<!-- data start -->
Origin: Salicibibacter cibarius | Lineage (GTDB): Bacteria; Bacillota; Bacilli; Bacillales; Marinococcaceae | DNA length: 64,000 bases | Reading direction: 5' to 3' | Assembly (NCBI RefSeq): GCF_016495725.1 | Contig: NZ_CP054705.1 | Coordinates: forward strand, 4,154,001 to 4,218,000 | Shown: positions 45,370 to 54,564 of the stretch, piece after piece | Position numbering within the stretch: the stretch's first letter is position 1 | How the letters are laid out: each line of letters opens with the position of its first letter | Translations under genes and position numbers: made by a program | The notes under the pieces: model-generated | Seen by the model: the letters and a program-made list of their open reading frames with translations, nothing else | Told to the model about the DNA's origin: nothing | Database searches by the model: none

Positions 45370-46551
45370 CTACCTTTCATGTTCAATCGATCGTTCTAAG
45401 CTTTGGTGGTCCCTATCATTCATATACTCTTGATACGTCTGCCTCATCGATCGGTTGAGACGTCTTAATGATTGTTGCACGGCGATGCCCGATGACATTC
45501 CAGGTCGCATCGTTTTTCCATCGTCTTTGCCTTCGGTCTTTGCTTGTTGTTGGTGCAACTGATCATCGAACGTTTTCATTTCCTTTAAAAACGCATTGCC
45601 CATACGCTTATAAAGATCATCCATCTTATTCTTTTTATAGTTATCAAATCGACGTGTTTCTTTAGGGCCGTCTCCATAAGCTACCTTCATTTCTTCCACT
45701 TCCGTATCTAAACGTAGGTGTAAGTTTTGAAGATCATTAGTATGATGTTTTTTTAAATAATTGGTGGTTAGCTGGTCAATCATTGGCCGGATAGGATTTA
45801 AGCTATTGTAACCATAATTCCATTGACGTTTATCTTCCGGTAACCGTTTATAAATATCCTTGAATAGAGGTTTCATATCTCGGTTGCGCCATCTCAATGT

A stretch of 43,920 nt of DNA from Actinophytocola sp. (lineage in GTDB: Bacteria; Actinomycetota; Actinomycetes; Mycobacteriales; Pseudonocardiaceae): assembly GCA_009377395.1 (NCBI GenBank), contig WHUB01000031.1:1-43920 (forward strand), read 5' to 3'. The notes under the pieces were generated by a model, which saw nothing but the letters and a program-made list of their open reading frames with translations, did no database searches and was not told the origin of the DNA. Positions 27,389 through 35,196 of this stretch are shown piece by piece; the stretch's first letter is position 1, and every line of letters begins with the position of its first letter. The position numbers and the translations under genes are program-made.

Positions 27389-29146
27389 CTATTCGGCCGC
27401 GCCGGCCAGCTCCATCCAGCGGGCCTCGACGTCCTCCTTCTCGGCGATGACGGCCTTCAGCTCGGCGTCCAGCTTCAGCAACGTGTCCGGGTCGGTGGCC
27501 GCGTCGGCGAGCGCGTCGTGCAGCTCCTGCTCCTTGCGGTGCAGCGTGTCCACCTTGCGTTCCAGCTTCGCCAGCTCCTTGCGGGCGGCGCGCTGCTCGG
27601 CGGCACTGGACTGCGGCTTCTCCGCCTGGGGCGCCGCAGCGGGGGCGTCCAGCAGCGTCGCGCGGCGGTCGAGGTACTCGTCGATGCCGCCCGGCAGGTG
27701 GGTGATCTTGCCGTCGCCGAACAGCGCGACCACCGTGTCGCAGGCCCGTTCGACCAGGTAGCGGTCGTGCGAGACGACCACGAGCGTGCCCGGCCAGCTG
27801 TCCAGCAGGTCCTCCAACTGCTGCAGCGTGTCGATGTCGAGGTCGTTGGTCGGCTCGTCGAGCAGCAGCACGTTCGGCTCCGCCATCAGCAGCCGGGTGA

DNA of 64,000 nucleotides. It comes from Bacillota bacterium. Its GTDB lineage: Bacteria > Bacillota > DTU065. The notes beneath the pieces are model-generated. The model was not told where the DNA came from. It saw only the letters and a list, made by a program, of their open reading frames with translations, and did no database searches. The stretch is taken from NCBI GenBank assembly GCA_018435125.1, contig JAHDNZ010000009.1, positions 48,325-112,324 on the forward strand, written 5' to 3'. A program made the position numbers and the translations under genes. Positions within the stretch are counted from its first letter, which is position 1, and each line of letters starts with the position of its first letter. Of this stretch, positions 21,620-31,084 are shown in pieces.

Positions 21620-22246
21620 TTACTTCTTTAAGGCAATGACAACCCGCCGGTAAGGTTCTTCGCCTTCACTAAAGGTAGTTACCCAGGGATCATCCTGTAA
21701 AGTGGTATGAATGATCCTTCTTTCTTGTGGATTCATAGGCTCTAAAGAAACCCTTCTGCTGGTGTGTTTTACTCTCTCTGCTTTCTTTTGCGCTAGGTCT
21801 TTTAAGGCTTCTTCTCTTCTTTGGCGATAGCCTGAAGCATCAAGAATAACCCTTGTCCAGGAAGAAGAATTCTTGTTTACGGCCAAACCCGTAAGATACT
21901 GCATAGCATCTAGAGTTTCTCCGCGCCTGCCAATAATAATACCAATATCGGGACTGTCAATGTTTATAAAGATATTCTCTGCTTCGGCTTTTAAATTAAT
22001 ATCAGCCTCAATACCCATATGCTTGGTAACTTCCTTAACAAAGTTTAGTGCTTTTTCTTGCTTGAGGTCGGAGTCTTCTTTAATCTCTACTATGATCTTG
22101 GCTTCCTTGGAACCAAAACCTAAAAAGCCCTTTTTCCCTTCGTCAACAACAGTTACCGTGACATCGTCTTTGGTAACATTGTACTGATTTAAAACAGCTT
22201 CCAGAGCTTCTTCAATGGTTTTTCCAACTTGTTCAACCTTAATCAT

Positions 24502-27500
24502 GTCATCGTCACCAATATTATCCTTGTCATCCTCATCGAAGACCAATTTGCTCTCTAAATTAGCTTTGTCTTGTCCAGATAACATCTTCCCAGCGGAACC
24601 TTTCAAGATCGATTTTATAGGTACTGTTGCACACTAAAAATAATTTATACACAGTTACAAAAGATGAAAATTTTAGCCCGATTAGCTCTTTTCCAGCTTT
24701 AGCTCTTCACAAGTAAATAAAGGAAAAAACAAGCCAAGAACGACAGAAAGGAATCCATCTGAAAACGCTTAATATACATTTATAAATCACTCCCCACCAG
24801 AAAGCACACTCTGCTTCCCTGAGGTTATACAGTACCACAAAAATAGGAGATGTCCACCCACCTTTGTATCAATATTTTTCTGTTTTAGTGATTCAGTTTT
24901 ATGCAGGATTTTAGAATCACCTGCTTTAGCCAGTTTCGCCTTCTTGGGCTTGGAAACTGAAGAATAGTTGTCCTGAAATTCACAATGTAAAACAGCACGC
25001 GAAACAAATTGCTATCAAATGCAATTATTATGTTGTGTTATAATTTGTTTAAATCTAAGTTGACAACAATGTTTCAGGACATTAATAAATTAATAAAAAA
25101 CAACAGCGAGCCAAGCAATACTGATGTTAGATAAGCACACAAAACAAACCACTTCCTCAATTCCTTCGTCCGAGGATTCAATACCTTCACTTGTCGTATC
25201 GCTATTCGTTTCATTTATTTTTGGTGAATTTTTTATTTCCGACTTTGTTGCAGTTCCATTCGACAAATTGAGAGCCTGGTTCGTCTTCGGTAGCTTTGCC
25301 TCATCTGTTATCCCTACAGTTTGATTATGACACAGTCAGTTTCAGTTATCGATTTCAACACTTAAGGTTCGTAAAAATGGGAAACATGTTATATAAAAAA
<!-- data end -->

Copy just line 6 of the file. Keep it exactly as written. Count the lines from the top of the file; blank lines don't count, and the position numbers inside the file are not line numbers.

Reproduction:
45601 CATACGCTTATAAAGATCATCCATCTTATTCTTTTTATAGTTATCAAATCGACGTGTTTCTTTAGGGCCGTCTCCATAAGCTACCTTCATTTCTTCCACT